What is “Gut Dysbiosis”

There are good types and bad types of bacteria in the world of the gut.  When we’re first born, our body is quite untouched and the digestive tract is sterile.  Immediately we are presented with breast milk and environmental factors, both of which begin colonizing our digestive tract with bacteria – most of them beneficial and harmless.  They are the beginning of our immune system.  As we get older and are introduced to new substances and bacteria species, more species colonize the bowel.

What is dysbiosis? 

Symbiosis translate to ‘living in harmony.’ Dysbiosis is the opposite, it’s when the bad guys take over. It was first identified by Dr. Eli Metchnikoff in the early 20th century, who gained a Nobel Prize for his study.  It essentially means there is an imbalance of microbial colonies. (Tamboli & Neut, 2004) This is most common in the digestive tract, but can occur anywhere there is an exposed mucous membrane, such as the skin. The bacteria maintain a harmonious balance in a healthy digestive tract by keeping each other in check so no one specific strain can dominate. What occurs in a disturbed system is a strain’s decreased efficiency at checks and counterbalances. This can result in one colony becoming dominant and one becoming more decrepit.  It stirs up a chronic imbalance, debilitates the good guys and compromises our system as a whole.  The good guys are imperative.  They assist us with digestion, absorption, produce vitamins, control growth of harmful microorganisms, and maintain the intestinal cells well fed by creating short chain fatty acids.  Sometimes we simply need to reinforce the good guys in order to get rid of the bad guys.  We can support them a great deal via nutrition supplementation.  It’s one of the first steps you can take to get a healthier GI tract…and healthier skin, stronger immune system, more energy, better moods…The list goes on and on.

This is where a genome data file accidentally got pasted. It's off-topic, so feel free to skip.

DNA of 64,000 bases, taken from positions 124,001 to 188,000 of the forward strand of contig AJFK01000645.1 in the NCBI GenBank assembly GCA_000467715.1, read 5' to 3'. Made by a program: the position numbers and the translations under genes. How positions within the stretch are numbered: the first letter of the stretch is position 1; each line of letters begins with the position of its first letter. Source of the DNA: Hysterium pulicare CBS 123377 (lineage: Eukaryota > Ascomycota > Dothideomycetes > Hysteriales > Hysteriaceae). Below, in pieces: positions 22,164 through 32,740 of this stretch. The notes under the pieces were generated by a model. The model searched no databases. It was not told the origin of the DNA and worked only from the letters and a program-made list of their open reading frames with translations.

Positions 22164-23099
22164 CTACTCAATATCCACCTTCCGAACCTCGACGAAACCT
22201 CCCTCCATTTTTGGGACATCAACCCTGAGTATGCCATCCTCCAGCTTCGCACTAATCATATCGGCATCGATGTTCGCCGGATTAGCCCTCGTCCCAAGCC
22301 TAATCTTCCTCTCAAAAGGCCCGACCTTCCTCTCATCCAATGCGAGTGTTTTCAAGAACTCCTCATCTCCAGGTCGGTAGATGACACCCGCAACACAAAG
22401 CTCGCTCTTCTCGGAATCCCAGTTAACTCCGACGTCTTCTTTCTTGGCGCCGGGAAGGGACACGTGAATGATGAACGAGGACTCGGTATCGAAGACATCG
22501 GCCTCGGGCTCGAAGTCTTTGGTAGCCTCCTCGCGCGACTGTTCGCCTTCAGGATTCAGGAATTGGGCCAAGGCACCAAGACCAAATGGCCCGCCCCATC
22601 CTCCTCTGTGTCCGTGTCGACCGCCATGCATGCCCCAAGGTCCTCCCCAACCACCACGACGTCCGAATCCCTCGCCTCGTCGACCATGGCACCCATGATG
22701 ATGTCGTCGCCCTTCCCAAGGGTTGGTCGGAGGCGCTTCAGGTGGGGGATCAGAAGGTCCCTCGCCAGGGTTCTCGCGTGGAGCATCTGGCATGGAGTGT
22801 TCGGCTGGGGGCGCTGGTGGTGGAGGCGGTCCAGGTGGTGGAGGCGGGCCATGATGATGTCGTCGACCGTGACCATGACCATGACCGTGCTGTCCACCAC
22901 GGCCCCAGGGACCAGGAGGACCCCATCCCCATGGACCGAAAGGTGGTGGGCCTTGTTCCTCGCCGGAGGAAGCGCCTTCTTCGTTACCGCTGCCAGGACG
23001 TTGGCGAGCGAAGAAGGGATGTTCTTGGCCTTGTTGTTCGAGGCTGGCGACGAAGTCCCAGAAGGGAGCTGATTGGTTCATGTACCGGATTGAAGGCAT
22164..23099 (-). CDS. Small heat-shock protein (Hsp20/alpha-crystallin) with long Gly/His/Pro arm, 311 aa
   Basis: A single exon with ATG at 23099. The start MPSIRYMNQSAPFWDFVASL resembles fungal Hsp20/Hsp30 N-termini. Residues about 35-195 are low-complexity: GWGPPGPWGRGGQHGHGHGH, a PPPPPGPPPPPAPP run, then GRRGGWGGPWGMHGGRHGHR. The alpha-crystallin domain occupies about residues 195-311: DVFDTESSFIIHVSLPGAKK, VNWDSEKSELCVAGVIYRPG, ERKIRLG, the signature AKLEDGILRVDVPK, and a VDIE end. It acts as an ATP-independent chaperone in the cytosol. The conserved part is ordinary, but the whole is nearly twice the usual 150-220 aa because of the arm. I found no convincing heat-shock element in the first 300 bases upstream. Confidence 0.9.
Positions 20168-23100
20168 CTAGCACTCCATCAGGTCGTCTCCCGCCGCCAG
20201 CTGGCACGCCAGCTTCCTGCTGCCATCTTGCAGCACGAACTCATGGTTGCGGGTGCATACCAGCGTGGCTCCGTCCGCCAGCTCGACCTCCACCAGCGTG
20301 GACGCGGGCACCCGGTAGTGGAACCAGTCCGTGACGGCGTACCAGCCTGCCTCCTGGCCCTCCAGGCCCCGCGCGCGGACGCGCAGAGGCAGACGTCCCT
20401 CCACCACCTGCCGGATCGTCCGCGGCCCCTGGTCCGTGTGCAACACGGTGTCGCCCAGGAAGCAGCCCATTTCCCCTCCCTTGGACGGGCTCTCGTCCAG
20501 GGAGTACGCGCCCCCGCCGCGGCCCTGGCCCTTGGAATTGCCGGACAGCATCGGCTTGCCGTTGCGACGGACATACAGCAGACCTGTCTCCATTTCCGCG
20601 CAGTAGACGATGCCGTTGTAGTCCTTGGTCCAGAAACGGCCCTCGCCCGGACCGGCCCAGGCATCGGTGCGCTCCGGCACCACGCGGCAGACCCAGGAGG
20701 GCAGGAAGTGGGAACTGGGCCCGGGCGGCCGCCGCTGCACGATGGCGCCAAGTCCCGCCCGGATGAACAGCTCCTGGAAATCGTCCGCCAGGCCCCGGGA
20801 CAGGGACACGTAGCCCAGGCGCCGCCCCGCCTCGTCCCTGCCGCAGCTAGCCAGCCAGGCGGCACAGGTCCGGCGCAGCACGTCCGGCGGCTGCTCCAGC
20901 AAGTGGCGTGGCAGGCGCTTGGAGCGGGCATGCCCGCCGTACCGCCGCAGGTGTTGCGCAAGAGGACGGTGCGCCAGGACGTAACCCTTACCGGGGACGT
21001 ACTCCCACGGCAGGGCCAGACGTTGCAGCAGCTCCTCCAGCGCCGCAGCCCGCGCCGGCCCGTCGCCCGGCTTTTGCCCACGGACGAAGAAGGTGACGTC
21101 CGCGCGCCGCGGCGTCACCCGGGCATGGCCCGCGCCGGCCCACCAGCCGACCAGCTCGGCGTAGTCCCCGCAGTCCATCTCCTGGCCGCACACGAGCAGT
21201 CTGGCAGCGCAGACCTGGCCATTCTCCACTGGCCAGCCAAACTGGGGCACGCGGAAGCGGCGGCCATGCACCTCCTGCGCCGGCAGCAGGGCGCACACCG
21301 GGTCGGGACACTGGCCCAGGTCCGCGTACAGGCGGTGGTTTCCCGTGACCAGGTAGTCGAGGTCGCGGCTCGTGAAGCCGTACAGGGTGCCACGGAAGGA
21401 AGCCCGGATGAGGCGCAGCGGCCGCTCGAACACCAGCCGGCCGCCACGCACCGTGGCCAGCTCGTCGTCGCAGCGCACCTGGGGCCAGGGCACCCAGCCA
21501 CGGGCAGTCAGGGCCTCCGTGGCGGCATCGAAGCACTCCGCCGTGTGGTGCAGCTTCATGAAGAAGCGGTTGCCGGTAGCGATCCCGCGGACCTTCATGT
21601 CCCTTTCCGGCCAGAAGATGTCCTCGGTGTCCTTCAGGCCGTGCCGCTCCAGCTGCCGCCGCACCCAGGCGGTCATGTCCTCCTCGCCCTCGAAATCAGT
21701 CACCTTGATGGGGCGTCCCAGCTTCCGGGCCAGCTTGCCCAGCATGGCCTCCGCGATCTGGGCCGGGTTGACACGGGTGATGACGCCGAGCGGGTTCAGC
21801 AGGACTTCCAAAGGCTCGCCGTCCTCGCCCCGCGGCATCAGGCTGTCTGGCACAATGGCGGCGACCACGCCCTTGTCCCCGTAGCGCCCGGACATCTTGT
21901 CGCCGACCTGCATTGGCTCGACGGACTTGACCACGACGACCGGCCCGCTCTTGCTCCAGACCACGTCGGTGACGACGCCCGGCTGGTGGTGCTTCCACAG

When dysbiosis exists, we may fall prey to typically harmless microbes that can contribute to severe health worries. Dr. Elizabeth Lipski (Lipski, 2012), cites dysbiosis as a cause of arthritis, vitamin B deficiency, autoimmune illness, chronic fatigue syndrome, cystic acne, eczema, food allergies and food sensitivities, inflammatory bowel disease, irritable bowel syndrome, psoriasis and more.

Other Symptoms Include:

  • Digestive issues common in IBS, bloating, burping, constipation, diarrhea, heartburn, bad breath, abdominal pain, upset stomach
  • Lactose intolerance
  • Skin Rashes like Eczema, Cystic Acne, Psoriasis, Dermatitis
  • Chronic fatigue
  • Joint pain
  • Fibromyalgia
  • Allergies
  • Yeast infections
  • Thrush
  • Lowered libido
  • Fatigue
  • Mental fog
  • Sugar cravings (including alcohol)
  • Weight gain
  • Skin problems such as acne or hives
  • Nail fungi
  • Hyperactivity; learning and behavioral disorders
  • Depression